But Louise didn’t share the recipient’s name. Instead she would lead her guest down memory lane, collecting a story of when that person wore a Creation by Louise.

Bead by bead, this last dress was nearly finished, but work on it stopped suddenly, when Louise had a heart attack one night.

Her son was the one who found her. He was a quiet man. A concert violinist with elegant fingers. He could have done beadwork as fine as his mother’s but that wasn’t where his heart led him. An only child of an only child, he’d considered his mother’s clients to be the sisters, cousins, and aunties he’d never had.

“My mother,” he said, “never sewed for herself. But this dress… ” he choked up as he told the people who had gathered in the old woman’s apartment. “This dress was meant to be her burial gown. She knew, I think, that her time was running out.”

There were three days until the wake and the funeral. Three days to find a shop to finish the beadwork… except.

Except Vanessa, the owner of Mama Louise’s last wedding gown, came to sew on a few beads from her dress. And Caitlyn who had no fewer than six of Louise’s velvet handbags, brought three beads from each.

The contributions continued. Each of these former clients added pieces of their favorite dresses and purses to the last few rows of beads, laughing together at their uneven rows, sharing memories and stories as they worked.

They finished at midnight, the night before the wake, sitting back and sharing a collective sigh.

Somehow, the soft breeze that wafted through Louise’s living room didn’t surprise them. It just felt right. Similarly, the appearance of their friend and neighbor in her rocking chair, looking peaceful, if slightly transparent, was not scary, but somehow soothing.

“We finished your dress,” the women said. “We couldn’t come close to your talent… but we tried to do the work with love.”

“And so, you did,” the ghost of their  beloved friend shared in a thin voice. “Bead by bead, you finished the gown. Bead by bead you strengthened your connections to each other and your community. Bead by bead, you spread love into the world.”

They wanted to hug her, but you can’t hug a ghost.

They wanted to share all their stories, but she was already fading.

Still, she held up an ethereal hand. “I know all your stories,” she said. “I know your hopes and dreams, and they will warm me in the next life. You’ve shared them with me… all of you… bead by bead.”

 

Reality Writes #5: Perfect

NOTE: This piece is my interpretation of the “translation” assignment from the 2019 “Reality Writes” project from The Literal Challenge. My interpretation was a bit loose.

Bach’s Unaccompanied Cello Suites – the Prelude played by Yo-Yo Ma in the video linked above. Why that piece, when it’s not rock or pop or blues? Because it’s simple, but deceptively so.

Pay attention to it. There’s almost no use of extended positions (that’s when you reach down toward the bridge and play far down on the fingerboard (which is technically playing ‘high’ because the notes are higher)). There are almost no double-stops (that’s chords to you guitarists). The melody isn’t terribly sophisticated.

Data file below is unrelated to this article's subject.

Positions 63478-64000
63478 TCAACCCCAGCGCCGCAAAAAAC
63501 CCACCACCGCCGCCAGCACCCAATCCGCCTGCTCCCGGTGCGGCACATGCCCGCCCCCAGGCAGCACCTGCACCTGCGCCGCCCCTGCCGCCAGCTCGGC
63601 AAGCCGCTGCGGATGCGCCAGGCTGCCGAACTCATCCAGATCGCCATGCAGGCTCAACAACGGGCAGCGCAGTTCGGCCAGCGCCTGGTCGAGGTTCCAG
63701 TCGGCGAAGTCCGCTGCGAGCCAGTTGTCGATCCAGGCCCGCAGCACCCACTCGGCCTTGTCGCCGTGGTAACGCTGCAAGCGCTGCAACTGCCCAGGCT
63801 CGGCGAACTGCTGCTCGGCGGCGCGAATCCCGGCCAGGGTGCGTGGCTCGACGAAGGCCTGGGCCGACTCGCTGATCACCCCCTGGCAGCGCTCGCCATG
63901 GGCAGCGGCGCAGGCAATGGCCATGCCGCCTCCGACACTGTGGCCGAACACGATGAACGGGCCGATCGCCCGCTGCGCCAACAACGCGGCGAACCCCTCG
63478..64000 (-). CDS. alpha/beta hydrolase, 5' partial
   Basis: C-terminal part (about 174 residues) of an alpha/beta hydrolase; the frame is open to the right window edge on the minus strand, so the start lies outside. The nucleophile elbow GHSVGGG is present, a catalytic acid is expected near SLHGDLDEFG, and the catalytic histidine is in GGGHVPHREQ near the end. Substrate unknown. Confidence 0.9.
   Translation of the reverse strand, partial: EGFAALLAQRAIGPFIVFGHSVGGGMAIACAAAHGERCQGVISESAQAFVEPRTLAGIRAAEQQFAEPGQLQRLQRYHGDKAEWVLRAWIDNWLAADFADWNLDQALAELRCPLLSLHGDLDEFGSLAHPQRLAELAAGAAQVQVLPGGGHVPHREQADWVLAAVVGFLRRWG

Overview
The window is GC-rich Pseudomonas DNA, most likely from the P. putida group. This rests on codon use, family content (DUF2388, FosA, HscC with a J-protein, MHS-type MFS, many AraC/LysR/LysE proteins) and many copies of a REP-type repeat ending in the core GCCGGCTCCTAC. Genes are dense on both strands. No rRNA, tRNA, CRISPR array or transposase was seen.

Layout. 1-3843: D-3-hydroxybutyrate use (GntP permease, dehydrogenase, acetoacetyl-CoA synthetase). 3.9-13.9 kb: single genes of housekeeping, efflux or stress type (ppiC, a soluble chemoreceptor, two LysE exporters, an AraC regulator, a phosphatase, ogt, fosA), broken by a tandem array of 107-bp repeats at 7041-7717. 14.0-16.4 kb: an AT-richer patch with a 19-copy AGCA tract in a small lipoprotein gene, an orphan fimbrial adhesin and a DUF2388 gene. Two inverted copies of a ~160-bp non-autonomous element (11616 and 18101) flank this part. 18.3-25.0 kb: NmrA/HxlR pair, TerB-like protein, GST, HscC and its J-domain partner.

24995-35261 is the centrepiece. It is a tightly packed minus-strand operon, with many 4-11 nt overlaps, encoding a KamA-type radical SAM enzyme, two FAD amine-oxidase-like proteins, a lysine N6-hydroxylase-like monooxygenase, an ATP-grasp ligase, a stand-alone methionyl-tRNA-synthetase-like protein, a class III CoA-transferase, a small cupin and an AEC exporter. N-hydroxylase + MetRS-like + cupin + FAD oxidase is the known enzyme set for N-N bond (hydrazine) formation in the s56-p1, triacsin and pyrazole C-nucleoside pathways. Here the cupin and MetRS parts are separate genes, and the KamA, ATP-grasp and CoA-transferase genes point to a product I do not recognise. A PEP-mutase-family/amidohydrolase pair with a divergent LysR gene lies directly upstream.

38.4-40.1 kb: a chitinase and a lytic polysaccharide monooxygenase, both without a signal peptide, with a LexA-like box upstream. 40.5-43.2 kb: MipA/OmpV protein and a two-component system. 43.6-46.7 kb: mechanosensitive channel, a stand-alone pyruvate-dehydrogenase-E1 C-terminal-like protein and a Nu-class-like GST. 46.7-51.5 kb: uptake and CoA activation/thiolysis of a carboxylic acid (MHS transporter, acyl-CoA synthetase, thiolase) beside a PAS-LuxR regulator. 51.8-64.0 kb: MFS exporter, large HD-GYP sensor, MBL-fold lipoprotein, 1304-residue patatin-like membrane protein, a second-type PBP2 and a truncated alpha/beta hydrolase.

And yet… it’s the measure of a cellist’s skill, of whether they play with emotion or are simply good ‘technical’ players. It’s a required part of the repertoire for every conservatory audition, in every country in the world. If you can’t manage a credible Prelude, you don’t get past round one.

Jacqueline du Pré played it with every bit of her depression infusing the notes. Ophélie Gaillard plays it with warmth and wisdom and a sort of bemusement that makes it as French as she is, for all Bach was German. Rostropovich, Casals – they each had their own spin as well.

But when Ma plays it, especially in his studio recording, you can hear what’s underneath the music. Listen carefully. You can tell when his fingers meet the ebony of the fingerboard beneath the strings, but you can also detect the faint ring when his fingers leave the strings. Good cellists don’t rely on their thumbs – a practice exercise is to play études without using your thumb at all – but you can hear his thumb contact the saddle of the cello when he does move into extended positions. And you can hear his breath.

If you know the piece, you can discern when Ma’s pitch is a little off (it’s the beauty of live performance – the reality and impact often lie in the flaws), when he doesn’t attack the strings in quite the right way. His cello has a subtle burr note in the lower registers.

Look carefully. When the bow is really raspy you can see traces of rosin fly off it. You can see the muscle control Ma has, in the way an up bow (when you push the bow) has the same volume and strength as the easier down bow (when you pull).

Bach. Unaccompanied. Deceptively simple.

Utterly perfect.